Restaurants toss a lot of food. Hari Pulapaka takes a kitchen sink approach to food waste.
Restaurants toss a lot of food.
Hari Pulapaka takes a kitchen sink approach to food waste.
It’s not often you meet someone who doubles as a mathematician and a professional chef. But Hari Pulapaka, a tenured professor and four-time James Beard Award semifinalist, says his careers are a natural pair; they both demand problem-solving and a lot of creativity. Now, he’s tapping those skills to tackle a big issue in the food industry: waste.
Pulapaka was raised in a family of five kids, in working class Bombay, India. They ate modestly and didn’t throw much away — just banana peels and the occasional potato skin. But in American culinary school, almost half the food was tossed out, he says. “It blew my mind.”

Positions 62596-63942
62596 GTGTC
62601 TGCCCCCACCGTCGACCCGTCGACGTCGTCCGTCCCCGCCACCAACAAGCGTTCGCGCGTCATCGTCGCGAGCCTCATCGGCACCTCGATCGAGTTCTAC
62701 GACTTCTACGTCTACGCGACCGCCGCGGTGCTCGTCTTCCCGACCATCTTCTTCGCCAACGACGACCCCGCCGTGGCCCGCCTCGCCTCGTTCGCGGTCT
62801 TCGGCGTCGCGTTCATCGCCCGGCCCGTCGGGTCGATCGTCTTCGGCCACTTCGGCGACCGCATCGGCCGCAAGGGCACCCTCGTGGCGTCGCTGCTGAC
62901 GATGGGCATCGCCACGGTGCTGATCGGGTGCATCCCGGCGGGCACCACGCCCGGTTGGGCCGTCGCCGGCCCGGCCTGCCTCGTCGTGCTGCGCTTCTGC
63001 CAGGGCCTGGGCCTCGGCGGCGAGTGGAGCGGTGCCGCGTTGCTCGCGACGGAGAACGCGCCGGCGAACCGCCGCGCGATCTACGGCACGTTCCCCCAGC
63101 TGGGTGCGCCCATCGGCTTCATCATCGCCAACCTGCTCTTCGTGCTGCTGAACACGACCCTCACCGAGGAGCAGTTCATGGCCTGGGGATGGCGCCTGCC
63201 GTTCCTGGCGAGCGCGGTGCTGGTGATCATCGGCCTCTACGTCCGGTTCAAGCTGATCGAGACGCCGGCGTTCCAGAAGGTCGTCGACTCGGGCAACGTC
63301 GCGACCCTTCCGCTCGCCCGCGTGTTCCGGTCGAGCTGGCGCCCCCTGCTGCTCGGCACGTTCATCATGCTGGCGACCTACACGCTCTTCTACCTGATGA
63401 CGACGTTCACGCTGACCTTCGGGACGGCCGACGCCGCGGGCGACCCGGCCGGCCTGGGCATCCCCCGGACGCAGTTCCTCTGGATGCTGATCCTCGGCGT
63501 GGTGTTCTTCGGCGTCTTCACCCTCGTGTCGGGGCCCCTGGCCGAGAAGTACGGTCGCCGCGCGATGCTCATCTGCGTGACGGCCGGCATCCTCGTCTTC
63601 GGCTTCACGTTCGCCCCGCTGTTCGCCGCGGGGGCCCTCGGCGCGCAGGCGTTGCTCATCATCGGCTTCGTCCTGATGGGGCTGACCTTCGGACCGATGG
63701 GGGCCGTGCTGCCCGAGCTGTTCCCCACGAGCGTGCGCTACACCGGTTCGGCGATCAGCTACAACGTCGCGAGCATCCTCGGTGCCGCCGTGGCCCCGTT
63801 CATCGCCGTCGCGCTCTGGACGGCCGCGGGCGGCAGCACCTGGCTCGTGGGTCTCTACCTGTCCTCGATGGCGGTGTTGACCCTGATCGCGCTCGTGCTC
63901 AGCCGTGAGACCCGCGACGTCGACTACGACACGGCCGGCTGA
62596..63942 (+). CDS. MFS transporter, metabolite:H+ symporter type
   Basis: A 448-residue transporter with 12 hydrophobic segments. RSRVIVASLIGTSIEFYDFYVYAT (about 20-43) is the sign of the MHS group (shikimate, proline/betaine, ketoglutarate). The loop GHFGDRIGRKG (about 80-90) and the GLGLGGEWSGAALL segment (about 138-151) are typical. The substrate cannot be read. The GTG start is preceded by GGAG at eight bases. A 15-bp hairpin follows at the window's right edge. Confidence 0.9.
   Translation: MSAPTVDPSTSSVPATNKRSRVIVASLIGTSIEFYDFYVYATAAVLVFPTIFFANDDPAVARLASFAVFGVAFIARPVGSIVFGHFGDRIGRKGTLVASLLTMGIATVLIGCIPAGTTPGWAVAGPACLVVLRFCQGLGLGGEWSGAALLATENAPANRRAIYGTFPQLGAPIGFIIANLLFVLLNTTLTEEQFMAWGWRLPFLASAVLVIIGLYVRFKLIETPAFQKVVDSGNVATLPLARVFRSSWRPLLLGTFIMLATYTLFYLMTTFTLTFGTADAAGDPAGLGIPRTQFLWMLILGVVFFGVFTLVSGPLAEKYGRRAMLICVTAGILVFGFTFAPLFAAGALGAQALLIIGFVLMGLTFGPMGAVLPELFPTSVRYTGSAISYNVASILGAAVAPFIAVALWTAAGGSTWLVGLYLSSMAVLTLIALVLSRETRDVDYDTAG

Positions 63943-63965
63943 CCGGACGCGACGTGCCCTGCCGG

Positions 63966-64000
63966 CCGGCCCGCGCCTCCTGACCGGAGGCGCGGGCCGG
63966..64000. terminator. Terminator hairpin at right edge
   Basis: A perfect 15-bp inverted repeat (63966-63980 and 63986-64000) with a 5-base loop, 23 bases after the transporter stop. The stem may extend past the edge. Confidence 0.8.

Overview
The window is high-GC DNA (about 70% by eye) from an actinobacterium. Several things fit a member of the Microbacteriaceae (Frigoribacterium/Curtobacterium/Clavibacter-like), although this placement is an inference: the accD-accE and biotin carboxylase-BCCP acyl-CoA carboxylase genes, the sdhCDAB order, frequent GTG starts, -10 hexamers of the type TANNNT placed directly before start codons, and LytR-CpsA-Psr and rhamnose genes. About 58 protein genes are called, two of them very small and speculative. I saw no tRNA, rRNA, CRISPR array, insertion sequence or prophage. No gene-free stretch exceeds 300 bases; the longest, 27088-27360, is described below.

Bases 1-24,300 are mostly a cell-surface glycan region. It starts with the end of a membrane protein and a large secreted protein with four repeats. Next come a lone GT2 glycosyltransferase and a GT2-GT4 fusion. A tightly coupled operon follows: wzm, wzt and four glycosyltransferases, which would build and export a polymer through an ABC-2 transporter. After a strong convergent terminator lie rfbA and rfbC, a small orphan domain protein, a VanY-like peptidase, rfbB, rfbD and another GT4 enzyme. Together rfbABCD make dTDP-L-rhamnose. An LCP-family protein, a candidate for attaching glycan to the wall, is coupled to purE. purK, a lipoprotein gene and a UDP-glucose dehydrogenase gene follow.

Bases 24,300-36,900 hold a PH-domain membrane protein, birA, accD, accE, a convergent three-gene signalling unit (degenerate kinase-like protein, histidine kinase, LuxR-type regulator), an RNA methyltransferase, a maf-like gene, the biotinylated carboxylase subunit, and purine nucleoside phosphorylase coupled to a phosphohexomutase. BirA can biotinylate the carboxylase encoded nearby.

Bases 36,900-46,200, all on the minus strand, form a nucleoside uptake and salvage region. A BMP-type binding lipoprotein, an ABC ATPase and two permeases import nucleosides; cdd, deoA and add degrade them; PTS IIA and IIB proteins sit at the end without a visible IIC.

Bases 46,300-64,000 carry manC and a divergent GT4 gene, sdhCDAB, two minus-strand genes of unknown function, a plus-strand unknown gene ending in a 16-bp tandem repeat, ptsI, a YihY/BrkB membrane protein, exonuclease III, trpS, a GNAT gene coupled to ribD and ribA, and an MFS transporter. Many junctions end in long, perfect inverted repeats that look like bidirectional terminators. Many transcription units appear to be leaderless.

[pullquote share=”true” tweet=”We make sure all of our food scraps are completely recycled.” hashtag=”Grist50″]“We make sure all of our food scraps are completely recycled back to the ground — or an animal’s belly.” [/pullquote]
Now at the helm of Cress restaurant in DeLand, Florida, Pulapaka is setting a better example. In the last four years, he and his wife have cut down a huge amount of food waste: about 16,000 pounds, he says. They’ve done it by engaging their community. Every week, a local farmer swings by to pick up Cress’s food scraps for pig and chicken feed, as well as compost. That same farmer then sells vegetables at the local farmer’s market, grown in — yup, you guessed it — Pulapaka’s compost. Pulapaka also recycles his cooking oil and uses every part of his vegetables and fish. Stuff that other restaurants throw out, like veggie tops, pop up in Cress’s pestos, chutneys, salsa verdes, sauces, and soups, he says.
Pulapaka sets an inspiring (and exhausting) example. “I can’t work at this pace forever,” he says. So what’s next? Maybe opening his own cooking school. You can bet his students won’t be throwing much away.